Do you spend your days caring for or supervising our future generations? Whether you’re a childcare worker, childcare assistant, nanny, kindergarten assistant or pre-school aide, you are entitled to some attractive tax deductions that you may have been unaware of. Use our childcare workers tax deductions guide below to make sure you are getting the most out of your tax return this year!
What Are the Common Tax Deductions for Child Care Workers?
Uniform and Clothing Expenses for Child Care Workers
Firstly, if you are required to wear any branded clothing for work, this is tax deductible. This could include shirts, hats, pants or skirts. The general rule is if it’s company specific and not available to the general public, then it is tax deductible.
On the other hand, items that are available to the general public like plain black pants or a black skirt cannot be claimed, even if they’re required as part of your uniform by your employer.
You can also claim the laundry and cleaning costs of these clothes. Just keep track of how many washes you do per week. Then, when we complete the tax return, we will do the maths for you to ensure you get the maximum claim.
If you are doing art activities, cooking or running around outside with little (or big) ones, the below deductions could apply to you:
- Sun protection (hats, sunscreen, sunglasses)
- Protective footwear
Important note: You can only claim items that you’ve paid for yourself. If your employer provides any of the above items or reimburses you for purchases you make, you can’t include these on your return.
Child Care Workers Training and Self-Education
Training is a common tax deduction for childcare workers. It’s a job which often requires further up-skilling and training to ensure you meet all necessary industry requirements.
As long as the course relates directly to your current job, the fees and related expenses are usually tax deductible. Take a look at the list of common deductions below:
- In-service / professional development courses
- Textbooks or manuals required for training
- Equipment and materials required
- Blue card renewals (not the initial application)
- Travel expenses including flights, transport, meals and accommodation (if required to stay overnight).
To find out more, read our self-education expenses deduction guide.
If you are ever required to pick up supplies, attend meetings, excursions, sporting events or training courses, the cost of using your car is usually tax deductible. (Just keep in mind that travel from home to work is not claimable).
For most childcare workers travel is incidental, so the cents per kilometre rate of 68c per km works best. Just be sure to keep track of the kilometres you travel as you can claim up to 5,000km per year. However, if you’re someone who drives a lot more as part of your job, the logbook method may be more beneficial to you.
Have a look at our car expenses deductions guide for the different ways you can claim and decide which method works best for you.
Bec attends sporting activities every Tuesday and Thursday afternoons with her group of children. She drives her own car from the childcare centre to and from the venue, which comes to a total of 10.5 km each day.
Using the cents per work-related kilometre method, Ellie calculates the following:
- 10.5 km x 2 days = 21 km per week
- 21 km x 48 weeks (Not 52 as Bec has 4 weeks holiday per year) = 1,008 km
- 1008 x $0.68 = $685.44
Therefore, Bec can claim a total of $685.44 on her tax return for car expenses this year!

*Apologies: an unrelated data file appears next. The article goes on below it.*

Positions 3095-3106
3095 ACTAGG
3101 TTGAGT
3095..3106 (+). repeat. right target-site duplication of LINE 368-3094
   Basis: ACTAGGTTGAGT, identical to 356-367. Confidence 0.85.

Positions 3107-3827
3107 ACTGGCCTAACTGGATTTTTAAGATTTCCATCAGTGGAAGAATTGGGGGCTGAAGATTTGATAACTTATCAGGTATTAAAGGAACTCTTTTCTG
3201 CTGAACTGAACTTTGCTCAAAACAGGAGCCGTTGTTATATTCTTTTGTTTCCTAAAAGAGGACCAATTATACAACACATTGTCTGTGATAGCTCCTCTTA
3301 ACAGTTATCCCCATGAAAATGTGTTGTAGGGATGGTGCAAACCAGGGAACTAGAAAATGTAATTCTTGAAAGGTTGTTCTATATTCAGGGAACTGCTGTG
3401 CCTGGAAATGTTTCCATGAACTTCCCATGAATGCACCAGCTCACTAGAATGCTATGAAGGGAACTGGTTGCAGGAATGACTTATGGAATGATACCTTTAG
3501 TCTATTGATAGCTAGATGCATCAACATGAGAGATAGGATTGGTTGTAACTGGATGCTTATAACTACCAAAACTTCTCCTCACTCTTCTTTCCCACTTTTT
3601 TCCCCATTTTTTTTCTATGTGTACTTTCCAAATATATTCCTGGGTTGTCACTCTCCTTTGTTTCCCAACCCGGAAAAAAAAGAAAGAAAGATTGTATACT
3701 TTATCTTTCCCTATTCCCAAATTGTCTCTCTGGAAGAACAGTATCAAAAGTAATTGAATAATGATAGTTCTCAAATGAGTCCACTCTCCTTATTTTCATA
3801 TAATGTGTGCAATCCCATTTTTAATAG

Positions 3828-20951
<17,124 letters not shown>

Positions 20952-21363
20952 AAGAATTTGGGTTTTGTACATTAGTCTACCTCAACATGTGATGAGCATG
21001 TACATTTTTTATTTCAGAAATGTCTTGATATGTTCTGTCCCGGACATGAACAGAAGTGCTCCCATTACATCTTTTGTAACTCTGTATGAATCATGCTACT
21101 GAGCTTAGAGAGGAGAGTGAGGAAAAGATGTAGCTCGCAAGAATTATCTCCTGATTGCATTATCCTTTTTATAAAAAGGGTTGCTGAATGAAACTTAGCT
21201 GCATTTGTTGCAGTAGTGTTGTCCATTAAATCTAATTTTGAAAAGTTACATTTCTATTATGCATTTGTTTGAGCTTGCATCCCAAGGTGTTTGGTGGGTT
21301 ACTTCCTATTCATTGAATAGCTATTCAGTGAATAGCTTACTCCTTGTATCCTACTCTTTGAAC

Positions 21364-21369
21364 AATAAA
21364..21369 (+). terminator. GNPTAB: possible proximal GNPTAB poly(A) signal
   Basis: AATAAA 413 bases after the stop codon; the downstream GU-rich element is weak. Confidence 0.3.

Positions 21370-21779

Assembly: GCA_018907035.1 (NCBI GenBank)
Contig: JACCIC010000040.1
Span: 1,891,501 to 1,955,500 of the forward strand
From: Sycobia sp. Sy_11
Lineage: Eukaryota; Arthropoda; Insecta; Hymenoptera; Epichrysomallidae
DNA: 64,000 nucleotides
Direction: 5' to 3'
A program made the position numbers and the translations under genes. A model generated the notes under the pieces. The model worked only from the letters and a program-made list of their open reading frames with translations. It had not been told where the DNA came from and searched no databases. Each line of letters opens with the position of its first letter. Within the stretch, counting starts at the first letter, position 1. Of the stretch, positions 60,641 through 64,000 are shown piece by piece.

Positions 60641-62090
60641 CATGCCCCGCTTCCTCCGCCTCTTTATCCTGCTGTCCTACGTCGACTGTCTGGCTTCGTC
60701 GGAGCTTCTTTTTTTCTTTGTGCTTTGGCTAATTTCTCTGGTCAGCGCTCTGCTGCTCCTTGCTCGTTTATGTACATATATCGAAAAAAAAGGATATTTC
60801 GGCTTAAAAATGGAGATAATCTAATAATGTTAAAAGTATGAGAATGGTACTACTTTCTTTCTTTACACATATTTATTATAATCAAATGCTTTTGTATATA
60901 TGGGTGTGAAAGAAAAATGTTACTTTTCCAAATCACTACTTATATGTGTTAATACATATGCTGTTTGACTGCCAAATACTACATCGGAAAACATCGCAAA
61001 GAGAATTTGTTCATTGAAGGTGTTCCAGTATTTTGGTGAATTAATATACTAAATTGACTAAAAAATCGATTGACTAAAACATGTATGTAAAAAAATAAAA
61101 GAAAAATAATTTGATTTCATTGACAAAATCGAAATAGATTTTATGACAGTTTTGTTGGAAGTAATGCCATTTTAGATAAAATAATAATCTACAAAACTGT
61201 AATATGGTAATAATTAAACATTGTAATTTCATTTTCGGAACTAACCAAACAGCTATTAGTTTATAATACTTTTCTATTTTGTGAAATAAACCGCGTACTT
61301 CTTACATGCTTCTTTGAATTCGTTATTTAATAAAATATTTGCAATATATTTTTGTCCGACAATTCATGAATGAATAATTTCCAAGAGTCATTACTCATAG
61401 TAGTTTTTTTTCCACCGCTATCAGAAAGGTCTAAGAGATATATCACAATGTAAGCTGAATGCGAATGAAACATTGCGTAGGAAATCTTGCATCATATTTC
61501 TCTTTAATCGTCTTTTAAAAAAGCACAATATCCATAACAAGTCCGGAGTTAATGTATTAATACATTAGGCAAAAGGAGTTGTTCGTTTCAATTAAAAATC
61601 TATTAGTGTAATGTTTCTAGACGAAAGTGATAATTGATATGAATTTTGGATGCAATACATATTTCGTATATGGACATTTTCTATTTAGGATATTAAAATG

Equipment and Work Materials
Childcare workers are often out of pocket supplying various items for the children they care for or supervise. Below are some examples of the tax deductions you can claim often claim back:
- Teaching aids
- Art and craft materials
- Musical instruments
- Food and toiletries
If you are purchasing any of the above items for work purposes, these can be claimed back on tax. Just make sure you are keeping track of your receipts as you go and that you haven’t been reimbursed for those purchases.
Mobile Phone Expenses
It’s not unusual for childcare workers to use their personal phone to contact other staff members or parents.
If you make (or receive) calls for work on your personal phone it’s likely you can claim a portion of your monthly bill as a tax deduction. Just go through one of your monthly bills and work out what percentage of your calls are work related. You can claim that portion of your bill as a deduction on your return.
Jules is a kindergarten supervisor and often uses his personal mobile phone to call staff to cover shifts as well as call suppliers. As a result, these costs are tax deductible. He chose a monthly phone bill that was an accurate representation of a ‘typical’ month.
He made 24 calls in total and 12 were work related. That equals 50% of Jules’s total phone bill. Therefore, as Jules pays $59 per month, he can now claim half of that back on his tax return.
Half of $59 = $29.50
$29.50 x 12 months = $354.00 that Jules can claim on his yearly tax return!
Other tax deductions for childcare workers:
- Association or union membership fees
- Police and working with children check
- Work related books or library additions
- Work related internet (you can claim the percentage of your bill that applies to work related use)
- Organising and attending excursions, day trips or events
- Donations to registered charities (does not apply if you received something in return e.g., Raffle tickets)
- Previous year’s tax agent fees – therefore, whatever you spent on your tax return last year is tax deductible
We are here to make the process as smooth and easy as possible. Should you have any questions regarding your tax deductions or entitlements, please don’t hesitate to contact us at email@example.com. If you prefer, you can head to our main page and send us a message.